Title:The Magic Toyshop
Writer: Angela Carter
Publishing House: Virago
Date of Publication: May 3rd 2018 (first published 1967)
Rating: 5 stars
‘’Melanie had never seen uncle Philip. Once, when she was a little girl, he sent her a jack-in-the-box. He was a toymaker. When she opened the jack-in-the-box, a grotesque caricature of her own face leered from the head that leapt out at her.’’
Melanie’s parents die in a tragic accident while on vacation in the USA. Melanie and her siblings, Victoria and Jonathon, are sent to live with uncle Philip and aunt Margaret. They have to leave the comfort, security and luxury of their home and start a new life in London. In the shadow of uncle Philip, hiding from his tyrannical, sinister presence, Melanie finds herself thrown into the world of the adults with all its desires and dangers.
This is one of Angela Carter’s timeless, haunting masterpieces.
‘’She was still a beautiful girl. She went back to her own room and looked at herself again in her own mirror to see if that said different but, again, she was beautiful. Moonlight, white satin, roses. A bride. Whose bride? But she was, tonight, sufficient for herself and her own glory and did not need a groom.’’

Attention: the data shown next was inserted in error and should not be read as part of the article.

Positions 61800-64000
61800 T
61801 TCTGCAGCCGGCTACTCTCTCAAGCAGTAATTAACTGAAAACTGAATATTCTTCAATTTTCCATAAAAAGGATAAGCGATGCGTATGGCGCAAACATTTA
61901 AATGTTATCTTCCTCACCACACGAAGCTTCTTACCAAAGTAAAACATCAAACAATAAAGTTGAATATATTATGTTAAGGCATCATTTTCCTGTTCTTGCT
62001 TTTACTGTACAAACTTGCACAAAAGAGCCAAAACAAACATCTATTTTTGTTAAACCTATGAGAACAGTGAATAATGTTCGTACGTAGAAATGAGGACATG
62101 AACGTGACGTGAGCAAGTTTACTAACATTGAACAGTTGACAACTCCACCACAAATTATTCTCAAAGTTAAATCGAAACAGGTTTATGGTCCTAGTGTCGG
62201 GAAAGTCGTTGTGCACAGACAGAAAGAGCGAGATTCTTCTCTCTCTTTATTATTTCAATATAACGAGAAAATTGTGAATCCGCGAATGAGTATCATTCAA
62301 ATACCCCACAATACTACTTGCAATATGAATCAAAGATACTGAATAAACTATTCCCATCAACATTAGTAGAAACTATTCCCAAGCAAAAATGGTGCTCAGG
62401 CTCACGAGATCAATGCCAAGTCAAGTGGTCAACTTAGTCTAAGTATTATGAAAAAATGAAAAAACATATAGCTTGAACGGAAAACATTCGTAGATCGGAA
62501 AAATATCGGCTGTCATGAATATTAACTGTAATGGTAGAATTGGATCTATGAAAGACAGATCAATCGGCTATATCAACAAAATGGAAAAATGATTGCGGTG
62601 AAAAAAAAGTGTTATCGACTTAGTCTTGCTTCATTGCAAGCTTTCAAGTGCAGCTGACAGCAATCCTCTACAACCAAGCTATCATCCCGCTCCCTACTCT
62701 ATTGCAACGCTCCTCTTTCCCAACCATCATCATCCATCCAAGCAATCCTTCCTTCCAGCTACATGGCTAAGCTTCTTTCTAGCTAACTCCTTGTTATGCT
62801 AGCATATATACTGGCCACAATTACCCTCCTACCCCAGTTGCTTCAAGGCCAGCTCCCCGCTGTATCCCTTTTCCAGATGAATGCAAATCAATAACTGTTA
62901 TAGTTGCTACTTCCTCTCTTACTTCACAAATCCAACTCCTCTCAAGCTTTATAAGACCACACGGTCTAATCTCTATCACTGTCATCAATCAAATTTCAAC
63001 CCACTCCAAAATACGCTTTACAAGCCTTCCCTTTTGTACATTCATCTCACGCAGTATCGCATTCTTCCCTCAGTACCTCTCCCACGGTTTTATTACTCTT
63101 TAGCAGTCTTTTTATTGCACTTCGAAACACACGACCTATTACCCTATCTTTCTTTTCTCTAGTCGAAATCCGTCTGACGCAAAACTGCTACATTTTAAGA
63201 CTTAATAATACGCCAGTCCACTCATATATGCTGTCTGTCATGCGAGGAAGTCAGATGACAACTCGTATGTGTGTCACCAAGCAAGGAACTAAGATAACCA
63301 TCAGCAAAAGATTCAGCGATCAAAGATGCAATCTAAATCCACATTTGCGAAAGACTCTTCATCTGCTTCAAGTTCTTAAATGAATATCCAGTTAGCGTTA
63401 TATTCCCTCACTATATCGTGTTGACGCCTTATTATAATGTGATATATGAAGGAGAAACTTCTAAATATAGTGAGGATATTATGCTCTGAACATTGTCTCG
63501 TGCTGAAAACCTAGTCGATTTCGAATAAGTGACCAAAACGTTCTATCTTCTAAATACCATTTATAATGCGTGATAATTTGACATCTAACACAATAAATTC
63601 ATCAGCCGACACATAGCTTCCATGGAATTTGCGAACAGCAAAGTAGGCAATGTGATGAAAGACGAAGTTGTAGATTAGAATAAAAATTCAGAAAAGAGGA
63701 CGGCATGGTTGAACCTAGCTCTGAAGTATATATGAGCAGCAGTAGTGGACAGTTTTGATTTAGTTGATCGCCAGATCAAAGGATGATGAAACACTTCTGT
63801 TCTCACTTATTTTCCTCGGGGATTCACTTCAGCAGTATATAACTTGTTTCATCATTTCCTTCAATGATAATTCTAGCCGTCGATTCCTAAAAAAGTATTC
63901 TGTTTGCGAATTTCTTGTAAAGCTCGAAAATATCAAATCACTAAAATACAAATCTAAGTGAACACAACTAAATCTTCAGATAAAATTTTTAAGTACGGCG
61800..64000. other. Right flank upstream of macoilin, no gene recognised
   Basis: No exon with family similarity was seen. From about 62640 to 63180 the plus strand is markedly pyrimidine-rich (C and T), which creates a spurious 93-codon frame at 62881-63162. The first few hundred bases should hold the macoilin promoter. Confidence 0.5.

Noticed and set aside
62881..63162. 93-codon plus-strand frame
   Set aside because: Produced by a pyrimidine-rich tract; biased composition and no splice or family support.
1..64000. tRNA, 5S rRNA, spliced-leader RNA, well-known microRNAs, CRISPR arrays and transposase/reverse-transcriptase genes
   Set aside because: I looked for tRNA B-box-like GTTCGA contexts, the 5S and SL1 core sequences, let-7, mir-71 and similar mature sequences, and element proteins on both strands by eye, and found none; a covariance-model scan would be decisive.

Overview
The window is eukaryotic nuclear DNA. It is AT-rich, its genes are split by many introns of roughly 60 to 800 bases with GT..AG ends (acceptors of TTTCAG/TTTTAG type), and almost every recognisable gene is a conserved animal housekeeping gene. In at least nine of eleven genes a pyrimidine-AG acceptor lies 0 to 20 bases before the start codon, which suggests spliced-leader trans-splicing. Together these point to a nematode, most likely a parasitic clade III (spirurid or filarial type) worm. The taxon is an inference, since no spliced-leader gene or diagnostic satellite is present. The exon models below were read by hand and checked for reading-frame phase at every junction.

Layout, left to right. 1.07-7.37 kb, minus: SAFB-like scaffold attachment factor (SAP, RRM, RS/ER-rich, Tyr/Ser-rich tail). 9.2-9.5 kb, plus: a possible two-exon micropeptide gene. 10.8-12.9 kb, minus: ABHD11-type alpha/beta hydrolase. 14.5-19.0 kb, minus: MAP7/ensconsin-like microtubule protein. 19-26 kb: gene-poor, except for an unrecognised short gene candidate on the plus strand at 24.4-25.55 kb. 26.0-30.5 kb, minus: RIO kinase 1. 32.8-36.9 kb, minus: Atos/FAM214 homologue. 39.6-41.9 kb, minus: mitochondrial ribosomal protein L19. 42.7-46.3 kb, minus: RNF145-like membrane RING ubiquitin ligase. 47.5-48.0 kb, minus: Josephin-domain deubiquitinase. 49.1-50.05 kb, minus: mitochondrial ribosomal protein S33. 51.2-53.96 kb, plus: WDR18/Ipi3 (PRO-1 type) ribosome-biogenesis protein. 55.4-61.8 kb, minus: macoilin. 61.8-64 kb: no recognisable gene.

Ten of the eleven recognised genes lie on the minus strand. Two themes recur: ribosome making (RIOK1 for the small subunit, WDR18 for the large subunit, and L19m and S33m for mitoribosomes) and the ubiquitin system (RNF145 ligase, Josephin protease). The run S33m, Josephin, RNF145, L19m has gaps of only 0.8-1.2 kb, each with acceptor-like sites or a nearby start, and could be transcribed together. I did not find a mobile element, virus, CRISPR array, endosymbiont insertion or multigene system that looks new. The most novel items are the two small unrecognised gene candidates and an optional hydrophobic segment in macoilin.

Angela Carter creates an oneiric, haunting tale of a young woman whose life is broken. Her loneliness is absolute, her struggle to stay afloat in an unknown, potentially threatening, environment is constant. In the face of Melanie, Carter reflects themes that provide material for the finest of tales. Femininity, womanhood, sexuality. The fine line between enchanting seduction and emotional abuse. The search for freedom through books and fairytales and a world of make-believe and, ultimately, eternity.
‘’Meanwhile, the remaining leaves fell from the sycamore in the square and were swept into oblivion by the stiff brooms of council employees. The nights drew in earlier and earlier, clothed in sinister cloaks of mist like characters by Edgar Allan Poe. Melanie stood with her face against the cold glass of her window-pane, seeing not the bleak yard and the lights blossoming in the backs of other hoises but berries reddening on the hedges around home and field glinting with frost. Smoke from bonfires of dead leaves caught the throat.’’
With Bluebeard references throughout the story and the myth of Leda and the swan at its very heart, with toys and puppets and pre-Raphaelite paintings, Carter’s unique writing takes us to a world where one cannot tell the difference between dreams and nightmares, a world where the moonlight plays along with shadows in the thick night.
‘’Melanie, was forever grey, a shadow. It was the fault of the wedding-dress night, when she married the shadows and the world ended. All this was taking place in an empty space at the end of the world.’’